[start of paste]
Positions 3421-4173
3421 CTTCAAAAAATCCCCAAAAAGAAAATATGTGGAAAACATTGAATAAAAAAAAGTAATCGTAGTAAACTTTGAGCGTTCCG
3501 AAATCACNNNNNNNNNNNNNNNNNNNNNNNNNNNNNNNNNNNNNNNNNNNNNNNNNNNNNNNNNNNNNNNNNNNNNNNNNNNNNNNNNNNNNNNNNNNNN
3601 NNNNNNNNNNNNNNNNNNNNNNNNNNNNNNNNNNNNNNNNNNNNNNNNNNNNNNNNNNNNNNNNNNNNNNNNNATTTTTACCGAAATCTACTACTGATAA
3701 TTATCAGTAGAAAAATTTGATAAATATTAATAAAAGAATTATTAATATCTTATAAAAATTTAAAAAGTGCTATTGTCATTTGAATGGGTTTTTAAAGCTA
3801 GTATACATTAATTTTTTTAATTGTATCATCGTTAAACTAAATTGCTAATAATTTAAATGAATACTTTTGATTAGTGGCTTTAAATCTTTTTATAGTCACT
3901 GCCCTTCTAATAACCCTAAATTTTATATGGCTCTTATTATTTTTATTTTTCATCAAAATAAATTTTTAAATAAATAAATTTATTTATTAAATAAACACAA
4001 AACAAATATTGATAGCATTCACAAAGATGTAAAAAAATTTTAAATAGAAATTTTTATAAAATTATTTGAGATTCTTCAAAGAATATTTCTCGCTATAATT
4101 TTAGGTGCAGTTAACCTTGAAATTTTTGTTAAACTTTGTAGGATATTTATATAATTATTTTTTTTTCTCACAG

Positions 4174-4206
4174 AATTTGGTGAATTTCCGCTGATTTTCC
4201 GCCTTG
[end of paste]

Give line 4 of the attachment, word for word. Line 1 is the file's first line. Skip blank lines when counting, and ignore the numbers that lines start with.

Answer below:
3601 NNNNNNNNNNNNNNNNNNNNNNNNNNNNNNNNNNNNNNNNNNNNNNNNNNNNNNNNNNNNNNNNNNNNNNNNNATTTTTACCGAAATCTACTACTGATAA